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The Fiddle Leaf Fig – the Latest Indoor Hit

December 23, 2016

Written by Dave G.

Flip through the pages of any interior décor magazine these days, and the chances are you will see a tall plant, with large leaves, being used as an accessory to the latest furniture or wall finishes. This plant – the Fiddle Leaf Fig – has captured the imagination of decorators for its bold foliage and clean lines. The leaves in this plant can be 18 inches long, and they usually have a slight ‘waist’ before bulging out into a rounded end. The overall shape is like the body of a violin, which is why, of course, this plant has an instrumental name.

Easily grown indoors with some basic care, this plant does best in bright light, with or without any direct sunlight, and its thick, leathery leaves with slightly wavy edges look terrific against white or pastel walls, and with simple modern furniture. It looks just as good among antiques and colonial decoration too, and in fact this plant is among the most useful and versatile of indoor trees. It will grow over 6 feet tall, with several upright branches, and it can also be kept pruned to a lower height.

The Fiddle Leaf Fig in the Wild

The Fiddle Leaf Fig also has a fascinating and exotic natural history. It occurs in dense jungles in a small area along the coast of West Africa, from Cameroon to Sierre Leone. Any seedlings would struggle on the jungle floor, in deep shade beneath the towering trees, and this tree belongs to a fascinating group of fig trees that have evolved a mechanism to overcome this problem. The group is known as the banyan figs, and it includes the famous tree under which the Buddha sat and became enlightened. That was the Indian Banyan, but there are many other banyan species of figs, including some that grow naturally in Florida.

What makes banyan figs fascinating is the way they develop. A seed arrives by accident – perhaps dropped by a bird eating the fruit – in the upper branches of a forest tree. There, in the humid conditions and leaf debris, it germinates and begins to grow. Up high it has the light it would lack on the forest floor, and grows for a time as an epiphyte, the name given to plants that grow up in trees without roots in the soil. Most epiphytes are small, but banyan figs grow large, and the young tree lowers roots down until they reach the ground. As the tree grows and expands, it eventually envelops and kills the host tree, giving these plants the alternative name of strangler figs. Over time the tree grows large, and Fiddle Leaf Figs outdoors can reach 30 to 40 feet in height, even when planted directly into the ground.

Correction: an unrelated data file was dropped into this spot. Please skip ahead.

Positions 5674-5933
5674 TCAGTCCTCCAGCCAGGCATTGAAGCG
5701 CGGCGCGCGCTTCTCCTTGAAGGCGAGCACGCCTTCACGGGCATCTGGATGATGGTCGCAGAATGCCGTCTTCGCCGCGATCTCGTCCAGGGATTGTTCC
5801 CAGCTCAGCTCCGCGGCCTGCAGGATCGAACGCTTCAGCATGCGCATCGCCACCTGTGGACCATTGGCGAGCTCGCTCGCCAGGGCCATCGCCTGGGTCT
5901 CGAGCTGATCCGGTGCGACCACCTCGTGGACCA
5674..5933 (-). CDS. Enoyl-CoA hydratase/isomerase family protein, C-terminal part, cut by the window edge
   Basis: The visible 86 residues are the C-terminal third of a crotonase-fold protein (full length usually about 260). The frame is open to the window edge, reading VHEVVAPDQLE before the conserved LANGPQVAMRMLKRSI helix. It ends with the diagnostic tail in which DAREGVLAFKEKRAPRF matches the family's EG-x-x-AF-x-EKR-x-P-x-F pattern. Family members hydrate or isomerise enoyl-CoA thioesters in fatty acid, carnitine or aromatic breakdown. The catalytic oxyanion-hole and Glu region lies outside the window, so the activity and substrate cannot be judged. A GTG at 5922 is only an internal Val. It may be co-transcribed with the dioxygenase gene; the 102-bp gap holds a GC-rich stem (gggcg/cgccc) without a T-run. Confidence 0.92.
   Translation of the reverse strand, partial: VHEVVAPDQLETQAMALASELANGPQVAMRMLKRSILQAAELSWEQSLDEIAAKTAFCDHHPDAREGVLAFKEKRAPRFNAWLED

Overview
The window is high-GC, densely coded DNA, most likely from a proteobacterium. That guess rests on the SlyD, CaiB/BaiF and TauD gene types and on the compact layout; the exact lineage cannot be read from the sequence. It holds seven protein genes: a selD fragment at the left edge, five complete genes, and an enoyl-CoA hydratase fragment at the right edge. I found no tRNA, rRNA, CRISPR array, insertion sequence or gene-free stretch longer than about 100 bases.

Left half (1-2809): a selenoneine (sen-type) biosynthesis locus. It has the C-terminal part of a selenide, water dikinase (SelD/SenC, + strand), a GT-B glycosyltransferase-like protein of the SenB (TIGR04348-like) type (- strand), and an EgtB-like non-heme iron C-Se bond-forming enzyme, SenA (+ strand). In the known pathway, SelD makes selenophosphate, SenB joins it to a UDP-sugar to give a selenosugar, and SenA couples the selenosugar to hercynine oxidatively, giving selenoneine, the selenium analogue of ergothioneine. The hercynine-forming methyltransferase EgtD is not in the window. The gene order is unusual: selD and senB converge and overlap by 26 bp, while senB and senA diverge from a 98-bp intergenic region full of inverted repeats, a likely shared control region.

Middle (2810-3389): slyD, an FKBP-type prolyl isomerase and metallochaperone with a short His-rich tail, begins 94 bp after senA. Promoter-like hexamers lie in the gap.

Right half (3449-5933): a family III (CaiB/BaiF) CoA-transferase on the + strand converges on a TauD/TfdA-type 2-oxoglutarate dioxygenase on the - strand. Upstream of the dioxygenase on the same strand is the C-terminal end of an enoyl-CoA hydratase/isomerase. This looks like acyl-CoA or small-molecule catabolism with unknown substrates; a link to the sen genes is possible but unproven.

The Unique Fruit of the Fig Tree

If you are lucky enough to live somewhere without freezing temperatures in winter, then the Fiddle Leaf Fig makes a terrific outdoor shrubby tree, with many upright stems topped with those impressive leaves. Outdoor trees also produce figs, although these are not edible. The fruits of figs are as exotic as the life of the tree itself. They consist of many tiny flowers that remain enclosed in a special structure called by botanists a syconium. These flowers are pollinated by tiny wasps, called fig wasps. These use the inside of the fruit as food for their larvae, but when a female emerges, she carries pollen from her own fruit to a new one, where she simultaneously pollinates the fruit and lays more eggs to continue her own life-cycle. The syconium then develops into the fig itself, familiar in general form to us all from the edible Brown Turkish Fig.

Caring for the Fiddle Leaf Fig

While caring for your Fiddle Leaf Fig you can reflect on its extraordinary biology, watering it thoroughly whenever the top inch or two or soil becomes dry. Always water thoroughly until the water flows a little from the drainage holes, and of course always use a pot that has those very necessary openings in the base. Empty the saucer once you have finished watering your tree. If you have somewhere outdoors to keep it, then it will enjoy the warm weather, and grow well during its time outside. Move it outside – and back inside again too – when the outdoor night temperatures are close to your indoor temperature, say within 5 degrees or so. Place it in a shady place and try to match the light levels to those indoors. Your tree can be gradually exposed to brighter light, but then slowly return it to shade before bringing it in again in fall. A sudden change in light levels may cause leaves to fall.

Be careful when handling your tree not to damage the leaves, as the sap can burn the skin. It can also burn the foliage, causing brown and black spots which disfigure the attractive leaves. There are some pests that may attack your tree, such as scale insects and mealy bug. These can be controlled by cleaning them off the stems with a Q-tip dipped in rubbing alcohol – or vodka! Placing your tree outdoors will also allow birds and friendly insects to control any pests on your tree.

Grown indoors or out, the Fiddle Leaf Fig is an easy-care plant that brings a distinctive and stylish look to any space, and it will definitely become a family favorite in every home.

Comments 2 comments

  1. February 22, 2020 by Jim Carradine

    Looking for a indoor tree. I have twenty four feet of height. Don’t need that but ten feet plus would be nice. Plenty of natural light direct and indirect.

    1. February 23, 2020 by Dave G

      Sounds like an ideal spot for a fiddle leaf fig – weeping fig, Ficus benjamina, would be another good tree for that position, especially if you want a broader, more tree-like look.